In fact, many of the challenges that crypto faces are not all that different from what the financial services industry traditionally deals with on a day-to-day basis. Cybersecurity remains a perpetual issue for the sector and with cryptocurrencies and blockchain comes the perceived lack of an agent of trust acting as an intermediary. That said, perhaps it is better to shift away from the trust narrative and rather towards one of confidence as researchers recently did? They proposed that blockchains rather act as confidence machines given the secure nature of the protocol itself replaces the need for trust between actors.
Many of the challenges faced are also due to current operational risk models in the traditional industry. “Fork management is a fantastic example,” says Bogdanova. “You need excellent data sources, you must be reactive, have appropriate internal controls and processes in order to manage the fork correctly to ensure it matches the required corporate actions, security settlement, and transfers.” For the private banking industry, the crypto side is not something that is inherently built into current operating systems and client servicing processes, making the managing of aspects such as forks far more complex and cumbersome.
We’re considering a type of ESG index or label on the crypto assets so that investors can select assets that have a better sustainability footprint.
Risk frameworks are currently also being challenged in the EU by the Markets in Crypto Assets regulation (MiCA). “MiCA will bring a level playing field to Europe, bringing a new standard in terms of compliance and risk management. It should also bring a higher level of trust in the ecosystem,” says Graftieaux. This should in turn trigger increased adoption of the assets from institutional clients, he notes, once again emphasising the trust aspect.
A key aspect hampering increased adoption by institutional investors is the negative perception regarding cryptocurrencies and sustainability. While the Ethereum Merge show the benefits of a proof-of-stake model compared to proof-of-work in this regard, the key issue remains how computing capabilities are powered to ensure maximum sustainability. However, this is already less of an issue than it is made out to be as 57% of energy used in crypto mining stems from renewable sources (hydro, wind, solar, nuclear, and geothermal with carbon offsets) according to a study by Roland Berger.
There are also a variety of initiatives being undertaken in order to embed ESG into the crypto ecosystem. “It’s early stage, but at Bitstamp we’re considering a type of ESG index or label on the crypto assets so that investors can select assets that have a better sustainability footprint,” says Graftieaux. While “Azimut has recently invested into Alps Blockchain and its mining company, which uses 100% hydro power for its computing power,” highlights Medda. There is no perfect answer, but akin to the traditional financial services ecosystem, positive steps are being made – from baskets of ESG crypto assets to the shift to proof of stake. Additionally, there is a distinction to be made between crypto in the US, Europe and APAC that is largely used for trading purposes, whereas in Africa, for instance, it’s USP is as a payment method. “Offering the unbanked access to e-commerce and payments infrastructure is a critical aspect of crypto in Africa, thereby also indirectly participating in the inclusion aspect of ESG,” emphasises Graftieaux.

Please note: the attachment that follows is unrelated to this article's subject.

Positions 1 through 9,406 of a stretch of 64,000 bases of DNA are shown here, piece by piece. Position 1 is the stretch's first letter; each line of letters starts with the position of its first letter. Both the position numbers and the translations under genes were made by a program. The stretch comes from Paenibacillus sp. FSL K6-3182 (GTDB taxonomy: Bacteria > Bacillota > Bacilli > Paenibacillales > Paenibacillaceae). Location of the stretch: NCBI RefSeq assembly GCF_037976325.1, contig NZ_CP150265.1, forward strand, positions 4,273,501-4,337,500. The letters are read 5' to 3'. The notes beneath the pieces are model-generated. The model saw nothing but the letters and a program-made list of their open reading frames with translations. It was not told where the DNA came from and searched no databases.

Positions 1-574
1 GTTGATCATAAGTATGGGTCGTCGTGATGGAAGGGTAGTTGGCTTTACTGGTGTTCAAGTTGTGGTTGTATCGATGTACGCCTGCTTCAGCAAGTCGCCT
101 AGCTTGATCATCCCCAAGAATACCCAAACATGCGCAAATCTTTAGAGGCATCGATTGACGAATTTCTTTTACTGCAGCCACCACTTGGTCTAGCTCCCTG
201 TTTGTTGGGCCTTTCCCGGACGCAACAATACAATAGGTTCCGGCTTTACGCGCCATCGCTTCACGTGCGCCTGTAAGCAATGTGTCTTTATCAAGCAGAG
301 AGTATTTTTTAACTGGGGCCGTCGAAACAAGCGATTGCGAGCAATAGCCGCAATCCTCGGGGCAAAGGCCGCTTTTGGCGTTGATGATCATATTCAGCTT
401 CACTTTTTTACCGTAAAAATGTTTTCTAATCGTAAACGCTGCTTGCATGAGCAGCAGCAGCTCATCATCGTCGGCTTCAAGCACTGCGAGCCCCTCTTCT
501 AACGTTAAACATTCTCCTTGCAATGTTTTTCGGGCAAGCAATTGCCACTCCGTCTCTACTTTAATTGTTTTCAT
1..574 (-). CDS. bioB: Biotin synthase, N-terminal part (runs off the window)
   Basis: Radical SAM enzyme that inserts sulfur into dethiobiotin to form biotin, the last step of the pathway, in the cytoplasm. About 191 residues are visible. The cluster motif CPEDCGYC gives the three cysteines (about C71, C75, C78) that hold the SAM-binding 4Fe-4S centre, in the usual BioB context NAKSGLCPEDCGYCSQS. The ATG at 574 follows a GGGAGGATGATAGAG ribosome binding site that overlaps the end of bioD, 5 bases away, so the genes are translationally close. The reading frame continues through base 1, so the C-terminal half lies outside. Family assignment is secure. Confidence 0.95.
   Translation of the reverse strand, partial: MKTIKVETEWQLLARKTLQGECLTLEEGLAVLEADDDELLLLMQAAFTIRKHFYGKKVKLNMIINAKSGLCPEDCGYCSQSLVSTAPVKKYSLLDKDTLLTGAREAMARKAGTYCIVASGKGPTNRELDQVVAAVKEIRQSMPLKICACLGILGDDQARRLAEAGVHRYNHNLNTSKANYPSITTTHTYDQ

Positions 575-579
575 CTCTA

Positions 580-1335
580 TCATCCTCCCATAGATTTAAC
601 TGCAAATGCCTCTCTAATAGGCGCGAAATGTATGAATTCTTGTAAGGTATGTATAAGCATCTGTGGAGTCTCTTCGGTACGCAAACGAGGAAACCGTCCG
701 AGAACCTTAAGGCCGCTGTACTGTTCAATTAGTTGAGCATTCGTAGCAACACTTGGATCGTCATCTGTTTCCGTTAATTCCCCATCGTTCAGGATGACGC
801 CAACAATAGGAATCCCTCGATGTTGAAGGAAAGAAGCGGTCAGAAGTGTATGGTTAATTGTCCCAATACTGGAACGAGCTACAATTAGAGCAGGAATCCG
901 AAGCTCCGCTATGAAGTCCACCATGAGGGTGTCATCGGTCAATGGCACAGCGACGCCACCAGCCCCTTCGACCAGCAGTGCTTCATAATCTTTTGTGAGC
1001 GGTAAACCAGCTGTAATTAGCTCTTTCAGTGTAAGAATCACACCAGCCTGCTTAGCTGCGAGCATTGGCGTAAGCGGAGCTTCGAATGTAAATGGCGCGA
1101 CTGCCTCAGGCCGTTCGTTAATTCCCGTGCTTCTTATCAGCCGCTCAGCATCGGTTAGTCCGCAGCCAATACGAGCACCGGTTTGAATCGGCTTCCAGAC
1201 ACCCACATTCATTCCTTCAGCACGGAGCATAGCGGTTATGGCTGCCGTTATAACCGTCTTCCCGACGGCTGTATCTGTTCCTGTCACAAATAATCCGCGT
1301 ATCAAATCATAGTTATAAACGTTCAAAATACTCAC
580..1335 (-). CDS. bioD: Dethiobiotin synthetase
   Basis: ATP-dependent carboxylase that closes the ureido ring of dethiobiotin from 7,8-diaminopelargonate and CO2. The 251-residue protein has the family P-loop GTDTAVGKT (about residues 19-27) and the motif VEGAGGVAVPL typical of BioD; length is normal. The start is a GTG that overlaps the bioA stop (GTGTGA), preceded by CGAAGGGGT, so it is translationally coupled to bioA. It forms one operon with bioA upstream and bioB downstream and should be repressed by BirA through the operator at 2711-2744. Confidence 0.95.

Azimut has recently invested into Alps Blockchain and its mining company, which uses 100% hydro power for its computing power.
Ensuring crypto is a viable asset class for institutional investors
Looking back a decade, many saw crypto as a scam or some form of fraudulent activity. Today, however, it is clear there is an entire ecosystem at play, with use cases for various assets and companies backed PE and VCs building infrastructure around blockchains.
These assets, companies, and the infrastructure are fundamental in progressing the decentralized finance ecosystem, with crypto now used for payments, for NFTs, for smart contracts, settlement and many others. “Technological developments, as much as regulatory shifts, have seen crypto become increasingly more mainstream discussion point for both institutional investors and high-net worth individuals over the last five years,” explains Bogdanova, “but the recent sell-off and thereafter the downfall of FTX are certainly challenging the trust of all investors, which will need to be rebuilt.” Time is what clearly will tell.
A key steppingstone will be how crypto weathers the current high interest rate environment. “With interest rates rising, the opportunity costs rise as well,” notes Medda. “We need time to consider new trading evidence in order for correlation to be measured and to see how the system evolves,” he continues.
This will undoubtedly take some time before we can fully comprehend how the system evolves as higher rates set in, however what is clear is that institutional investors are slowly but surely wading in.